ITV Pridecast | The gay Evangelical campaigning to end so-called “conversion therapy”
Being LGBTQ+ and a person of faith might appear somewhat at odds with one another. The prejudice and discrimination that’s often projected onto members of the LGBTQ+ community by religions all over the world can lead many to turn away from faith. In the UK especially, and with regards to Christianity in particular, more and more people appear to be choosing a different path. In the 2021 census, less than half of the population in England and Wales described themselves as Christian and those with ‘no religion’ was the second most common response.
However for someone like Jayne Ozanne, faith is something at the centre of her life. She describes herself as a gay Evangelical and works to try and ensure all LGBTQ+ people feel a sense of belonging and inclusion when it comes to their faith. For Jayne, the church must do so much more to make everyone feel included, or it risks creating its own demise. She chats to Liam McConkey and Dougie Robertson in this ITV Pridecast episode about embracing her identity as a gay Christian and wanting to inspire others that a person’s sexuality and religion can coexist without having to shun one for the other.
One way in which people have often tried to suppress their sexuality in favour of their faith is through the practice of so-called “conversion therapy.” This is an area that Jayne has taken a keen interest in and she is currently the founder and chair of the UK’s Ban on Conversion Therapy. The LGBTQ+ charity Stonewall, defines conversion therapy as ‘any intervention that seeks to change a person’s sexual orientation or gender identity.’ It adds, ‘conversion therapies work towards one goal and that goal is to ‘cure’ someone from being lesbian, gay, bi, trans, ace, intersex and/or queer.’
The whole issue of conversion therapy gained significant media attention in 2018 when ITV News reporter, Paul Brand, showed that the practice was still taking place in parts of the UK. That led to calls for it to end, with even the Prime Minister at the time, Theresa May, vowing to ban it saying conversion therapy “had no place in modern Britain.”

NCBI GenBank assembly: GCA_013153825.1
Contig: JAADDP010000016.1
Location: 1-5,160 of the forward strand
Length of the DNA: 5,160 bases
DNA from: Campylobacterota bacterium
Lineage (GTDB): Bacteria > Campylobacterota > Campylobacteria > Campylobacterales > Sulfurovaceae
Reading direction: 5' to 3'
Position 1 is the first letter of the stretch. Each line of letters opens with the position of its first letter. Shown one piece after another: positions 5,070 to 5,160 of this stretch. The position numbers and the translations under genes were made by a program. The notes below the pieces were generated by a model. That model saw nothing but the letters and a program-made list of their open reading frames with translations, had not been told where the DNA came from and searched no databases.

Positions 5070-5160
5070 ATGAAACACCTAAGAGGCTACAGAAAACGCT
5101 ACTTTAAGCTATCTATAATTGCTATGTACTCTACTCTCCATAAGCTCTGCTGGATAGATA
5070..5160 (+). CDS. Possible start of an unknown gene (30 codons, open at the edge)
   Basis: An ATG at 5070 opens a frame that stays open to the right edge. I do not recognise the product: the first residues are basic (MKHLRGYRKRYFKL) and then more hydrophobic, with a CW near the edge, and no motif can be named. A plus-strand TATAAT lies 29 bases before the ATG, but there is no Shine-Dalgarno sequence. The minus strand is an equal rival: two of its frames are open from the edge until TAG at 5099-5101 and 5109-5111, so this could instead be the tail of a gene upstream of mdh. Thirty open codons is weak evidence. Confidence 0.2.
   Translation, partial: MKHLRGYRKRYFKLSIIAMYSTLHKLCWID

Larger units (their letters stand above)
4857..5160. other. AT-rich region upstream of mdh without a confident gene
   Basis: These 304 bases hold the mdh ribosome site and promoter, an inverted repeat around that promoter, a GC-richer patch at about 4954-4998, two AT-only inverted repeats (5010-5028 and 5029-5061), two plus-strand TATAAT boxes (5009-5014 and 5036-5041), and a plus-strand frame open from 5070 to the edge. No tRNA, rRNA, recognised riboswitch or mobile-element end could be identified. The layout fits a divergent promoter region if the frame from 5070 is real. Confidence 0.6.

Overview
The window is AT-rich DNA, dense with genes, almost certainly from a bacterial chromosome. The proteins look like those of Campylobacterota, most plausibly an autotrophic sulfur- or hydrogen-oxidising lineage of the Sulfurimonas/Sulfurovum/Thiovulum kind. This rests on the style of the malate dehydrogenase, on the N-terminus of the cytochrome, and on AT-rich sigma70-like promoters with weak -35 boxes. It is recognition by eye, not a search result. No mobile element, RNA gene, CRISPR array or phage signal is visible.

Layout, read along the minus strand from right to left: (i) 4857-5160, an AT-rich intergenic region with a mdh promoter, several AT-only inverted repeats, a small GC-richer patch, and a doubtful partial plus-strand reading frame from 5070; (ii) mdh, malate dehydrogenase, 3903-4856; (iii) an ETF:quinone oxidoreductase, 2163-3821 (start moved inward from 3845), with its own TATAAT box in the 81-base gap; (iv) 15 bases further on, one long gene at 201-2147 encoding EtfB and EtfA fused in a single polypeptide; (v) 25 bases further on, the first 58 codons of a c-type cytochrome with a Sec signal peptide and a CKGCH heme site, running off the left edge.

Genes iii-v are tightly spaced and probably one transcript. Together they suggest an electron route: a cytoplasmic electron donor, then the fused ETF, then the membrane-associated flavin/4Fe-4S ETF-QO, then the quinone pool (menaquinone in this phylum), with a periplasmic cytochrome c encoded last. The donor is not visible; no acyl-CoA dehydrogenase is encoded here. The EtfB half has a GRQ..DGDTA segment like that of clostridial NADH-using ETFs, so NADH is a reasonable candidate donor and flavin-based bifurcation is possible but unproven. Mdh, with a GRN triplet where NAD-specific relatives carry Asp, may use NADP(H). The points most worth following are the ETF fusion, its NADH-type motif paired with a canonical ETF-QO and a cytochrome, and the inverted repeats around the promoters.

Five years on and three different Prime Ministers later, conversion therapy is still not illegal in the UK. There have been delays and u-turns on the policy but in June 2023, the UK Government said a bill was ready to be presented to Parliament. That however, appears to have a significant loophole that would allow conversion therapy to continue if a person volunteered for it. In response, the UK Government says it’s “committed to protecting people at risk from conversion practices” and scrutiny of the bill will allow for analysis and the addressing of any “risk of unintended impacts.”
For Jayne, the u-turns and delays on a potential ban led her to resign from the government’s LGBT Advisory Panel in 2021 due to its slow progress. Having gone through conversion therapy herself, Jayne says this long overdue ban is needed if people are to be finally protected from the harm that the practice can cause.
It’s a topic that Dougie also has first-hand experience of. He grew up in a fundamentalist religious background which has strict ideals, and being gay certainly wasn’t one of them. In an article for The Independent in 2018, Dougie spoke very openly and movingly of spending years trying to ‘pray the gay away’ and if he’d been offered conversion therapy he would have taken it. For him now, Christianity is no longer a part of his life but he says he fully supports the work of people like Jayne who are trying to create a much more inclusive church that does not practice or act as the facilitator for conversion therapy.
Galop: the LGBT+ anti abuse charity - it works to support victims and survivors of domestic abuse, sexual violence, hate crime, honour-based abuse, forced marriage and conversion therapy. Call on 0800 999 5428. There’s a free online chat service on their website or email: email@example.com